USAA Bad Faith Claim and Punitive Damages Assessment for Breach of Contract

Beat your lying & cheating insurance company to get thousands more $$$ you deserve and paid for with your hard earned premiums for years. Get what you deserve from your accident & personal injury claim.

USAA’s appeal against R. Brent O’Neel was denied by the in the COURT OF APPEALS OF THE STATE OF NEW MEXICO on March 1, 2002, No. 27,334.

{1} Defendant (USAA) appeals the judgment entered in favor of Plaintiff (O’Neel) awarding damages and attorney fees for bad faith failure to pay a first party claim, breach of an insurance contract, and unfair insurance practices.

(2) Following the burglary of a house he was building near Tome, New Mexico, O’Neel submitted a claim under his USAA renter’s insurance policy. Under the terms of the policy, O’Neel was entitled to the replacement cost for personal property stolen in the burglary. Consequently, O’Neel submitted a claim to USAA requesting reimbursement in the amount $7052. USAA began an extensive investigation into O’Neel’s claim, which included two lengthy examinations of O’Neel under oath by USAA’s attorney. Based on its investigation and evaluation of O’Neel’s claim, USAA concluded that O’Neel overvalued the amount of his claim. Because of these ostensible overvaluations, USAA accused O’Neel of breaching the insurance contract by misrepresenting and concealing material facts and by failing to cooperate with the investigation. As a result, USAA denied O’Neel’s claim in its entirety. (3) Upon receiving notice that USAA denied his claim, O’Neel instituted this action to recover damages for bad faith breach of an insurance contract and unfair insurance claims practices. The district court referred the action to court-annexed arbitration, and the arbitrator’s award in favor of USAA was ultimately appealed de novo to district court. A jury trial was held at which both sides presented evidence concerning the extent to which Plaintiff did or did not overvalue his claim and cooperate with USAA’s investigation. Both sides also presented evidence from experts in the field of insurance claims practices to give their opinions on the reasonableness of USAA’s claims handling practices. Although O’Neel valued his claim at over $7000, the jury awarded O’Neel only $2500 in compensatory damages. However, the jury also found that USAA breached the insurance contract in bad faith and engaged in unfair insurance practices. The jury, therefore, awarded O’Neel an additional $20,000 in punitive damages. In addition, the district court subsequently awarded O’Neel over $64,000 in attorney fees.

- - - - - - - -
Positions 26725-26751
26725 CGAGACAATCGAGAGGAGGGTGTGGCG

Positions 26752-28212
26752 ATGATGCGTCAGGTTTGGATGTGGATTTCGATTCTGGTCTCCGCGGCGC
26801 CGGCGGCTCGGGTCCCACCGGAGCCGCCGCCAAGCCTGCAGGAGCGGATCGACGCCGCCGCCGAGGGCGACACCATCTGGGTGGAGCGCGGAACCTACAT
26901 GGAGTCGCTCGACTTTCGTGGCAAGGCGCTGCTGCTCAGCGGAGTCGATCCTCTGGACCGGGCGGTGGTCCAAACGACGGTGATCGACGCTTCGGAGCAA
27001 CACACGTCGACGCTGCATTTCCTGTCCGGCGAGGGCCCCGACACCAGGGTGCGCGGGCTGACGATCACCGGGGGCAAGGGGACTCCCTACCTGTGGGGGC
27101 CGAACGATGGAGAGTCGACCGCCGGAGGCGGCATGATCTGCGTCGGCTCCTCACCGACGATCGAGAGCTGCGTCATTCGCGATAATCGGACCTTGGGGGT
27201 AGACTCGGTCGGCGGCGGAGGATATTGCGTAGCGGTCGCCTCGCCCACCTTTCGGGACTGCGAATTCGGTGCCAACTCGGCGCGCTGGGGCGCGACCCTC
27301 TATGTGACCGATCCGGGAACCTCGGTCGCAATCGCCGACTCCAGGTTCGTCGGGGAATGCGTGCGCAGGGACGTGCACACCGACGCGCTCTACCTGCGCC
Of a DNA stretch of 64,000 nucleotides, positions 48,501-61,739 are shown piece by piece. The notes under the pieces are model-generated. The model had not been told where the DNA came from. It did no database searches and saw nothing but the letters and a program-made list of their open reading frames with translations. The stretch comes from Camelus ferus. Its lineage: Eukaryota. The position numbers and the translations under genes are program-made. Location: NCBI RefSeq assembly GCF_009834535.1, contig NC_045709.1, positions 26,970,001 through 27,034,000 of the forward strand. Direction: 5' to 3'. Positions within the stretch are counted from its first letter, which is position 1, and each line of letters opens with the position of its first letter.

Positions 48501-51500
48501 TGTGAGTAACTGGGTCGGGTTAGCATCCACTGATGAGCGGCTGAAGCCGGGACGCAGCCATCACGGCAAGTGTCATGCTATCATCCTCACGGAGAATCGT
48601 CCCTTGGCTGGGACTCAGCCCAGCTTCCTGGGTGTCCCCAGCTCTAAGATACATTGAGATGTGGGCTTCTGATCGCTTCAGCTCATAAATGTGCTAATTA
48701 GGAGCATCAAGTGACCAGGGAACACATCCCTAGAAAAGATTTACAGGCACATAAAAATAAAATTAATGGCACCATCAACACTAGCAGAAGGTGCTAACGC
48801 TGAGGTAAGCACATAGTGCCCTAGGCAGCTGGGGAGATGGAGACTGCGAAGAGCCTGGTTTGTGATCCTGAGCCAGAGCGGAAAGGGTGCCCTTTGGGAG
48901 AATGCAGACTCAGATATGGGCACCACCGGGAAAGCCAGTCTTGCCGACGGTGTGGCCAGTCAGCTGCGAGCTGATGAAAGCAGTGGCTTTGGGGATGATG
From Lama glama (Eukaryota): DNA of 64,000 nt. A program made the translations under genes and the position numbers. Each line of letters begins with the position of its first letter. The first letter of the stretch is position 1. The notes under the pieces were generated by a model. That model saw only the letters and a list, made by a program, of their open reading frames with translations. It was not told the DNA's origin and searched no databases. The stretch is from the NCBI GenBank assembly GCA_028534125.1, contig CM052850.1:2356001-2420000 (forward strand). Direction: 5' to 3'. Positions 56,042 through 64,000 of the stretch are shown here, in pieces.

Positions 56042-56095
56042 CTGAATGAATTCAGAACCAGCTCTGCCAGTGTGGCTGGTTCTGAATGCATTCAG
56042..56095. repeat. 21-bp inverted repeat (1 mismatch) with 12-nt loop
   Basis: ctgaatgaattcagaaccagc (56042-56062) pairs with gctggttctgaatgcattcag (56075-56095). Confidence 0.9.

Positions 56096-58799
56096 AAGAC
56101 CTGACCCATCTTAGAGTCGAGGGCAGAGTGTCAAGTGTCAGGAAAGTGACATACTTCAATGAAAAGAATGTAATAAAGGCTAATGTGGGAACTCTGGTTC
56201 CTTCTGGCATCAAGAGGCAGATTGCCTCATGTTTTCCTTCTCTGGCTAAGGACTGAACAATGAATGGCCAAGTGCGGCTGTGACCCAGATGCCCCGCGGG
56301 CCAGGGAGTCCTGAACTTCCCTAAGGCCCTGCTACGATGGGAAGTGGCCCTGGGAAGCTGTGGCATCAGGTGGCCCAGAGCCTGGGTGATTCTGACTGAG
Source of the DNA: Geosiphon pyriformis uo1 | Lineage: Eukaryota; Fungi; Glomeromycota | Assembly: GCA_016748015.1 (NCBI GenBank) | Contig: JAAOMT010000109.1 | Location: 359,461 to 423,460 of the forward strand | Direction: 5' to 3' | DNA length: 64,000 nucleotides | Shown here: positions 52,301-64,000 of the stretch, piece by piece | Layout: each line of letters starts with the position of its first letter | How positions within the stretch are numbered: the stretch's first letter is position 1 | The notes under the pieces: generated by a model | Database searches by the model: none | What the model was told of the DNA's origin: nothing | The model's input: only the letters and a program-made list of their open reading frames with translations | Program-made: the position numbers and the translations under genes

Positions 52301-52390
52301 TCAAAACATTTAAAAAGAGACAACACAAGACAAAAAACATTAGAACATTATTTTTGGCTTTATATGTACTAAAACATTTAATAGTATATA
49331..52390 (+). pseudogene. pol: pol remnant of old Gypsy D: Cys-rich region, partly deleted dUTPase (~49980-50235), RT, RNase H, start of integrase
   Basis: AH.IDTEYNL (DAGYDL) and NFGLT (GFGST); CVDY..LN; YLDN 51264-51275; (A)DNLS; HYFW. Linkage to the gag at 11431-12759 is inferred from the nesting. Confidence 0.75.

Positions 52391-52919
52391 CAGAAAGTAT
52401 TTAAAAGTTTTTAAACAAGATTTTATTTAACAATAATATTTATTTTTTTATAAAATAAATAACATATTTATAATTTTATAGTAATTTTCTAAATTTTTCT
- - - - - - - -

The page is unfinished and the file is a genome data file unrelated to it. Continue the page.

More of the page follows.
What else do you know about USAA the watchful consumer should know, please tell me.


Leave a comment

Filed under bad faith claim, breach of contract, business, economics, commerce, claims adjuster, conspiring to defraud, consumer advocacy, crime, leadership, legal matters, safety, unfair insurance practices

Comments are closed.